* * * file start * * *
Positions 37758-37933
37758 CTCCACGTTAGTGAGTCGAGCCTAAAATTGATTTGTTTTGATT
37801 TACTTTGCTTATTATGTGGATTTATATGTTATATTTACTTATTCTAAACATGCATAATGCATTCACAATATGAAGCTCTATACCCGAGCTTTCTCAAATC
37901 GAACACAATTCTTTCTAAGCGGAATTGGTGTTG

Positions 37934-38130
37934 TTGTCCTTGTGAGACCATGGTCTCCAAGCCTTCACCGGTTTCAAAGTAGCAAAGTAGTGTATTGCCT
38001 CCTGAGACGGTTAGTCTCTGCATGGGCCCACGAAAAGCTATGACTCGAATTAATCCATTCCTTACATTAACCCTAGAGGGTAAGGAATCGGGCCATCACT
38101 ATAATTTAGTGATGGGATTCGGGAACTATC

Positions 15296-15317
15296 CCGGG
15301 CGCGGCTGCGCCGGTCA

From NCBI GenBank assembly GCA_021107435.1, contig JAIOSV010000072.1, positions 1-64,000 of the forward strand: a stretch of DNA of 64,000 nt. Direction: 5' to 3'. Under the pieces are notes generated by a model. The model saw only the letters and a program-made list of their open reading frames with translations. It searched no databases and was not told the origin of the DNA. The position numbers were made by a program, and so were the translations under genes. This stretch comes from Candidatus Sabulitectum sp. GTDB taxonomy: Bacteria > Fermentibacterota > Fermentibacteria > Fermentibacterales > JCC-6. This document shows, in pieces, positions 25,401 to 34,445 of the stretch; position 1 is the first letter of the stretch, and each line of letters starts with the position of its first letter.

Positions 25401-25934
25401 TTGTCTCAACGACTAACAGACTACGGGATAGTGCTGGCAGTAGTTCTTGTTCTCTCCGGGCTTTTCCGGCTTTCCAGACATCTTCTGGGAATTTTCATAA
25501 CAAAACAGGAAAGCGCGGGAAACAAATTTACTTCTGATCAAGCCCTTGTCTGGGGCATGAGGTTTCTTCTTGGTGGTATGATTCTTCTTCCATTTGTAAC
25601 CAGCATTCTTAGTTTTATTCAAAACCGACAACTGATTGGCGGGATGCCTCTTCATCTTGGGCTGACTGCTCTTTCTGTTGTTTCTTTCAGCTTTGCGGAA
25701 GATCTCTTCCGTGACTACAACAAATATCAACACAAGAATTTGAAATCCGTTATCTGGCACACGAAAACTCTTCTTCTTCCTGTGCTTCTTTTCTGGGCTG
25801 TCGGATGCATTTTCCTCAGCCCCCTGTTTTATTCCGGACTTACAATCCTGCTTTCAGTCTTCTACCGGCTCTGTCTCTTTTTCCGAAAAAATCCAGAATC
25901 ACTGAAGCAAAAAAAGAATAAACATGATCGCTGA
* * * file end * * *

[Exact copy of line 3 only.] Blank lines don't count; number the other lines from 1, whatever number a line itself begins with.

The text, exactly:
37801 TACTTTGCTTATTATGTGGATTTATATGTTATATTTACTTATTCTAAACATGCATAATGCATTCACAATATGAAGCTCTATACCCGAGCTTTCTCAAATC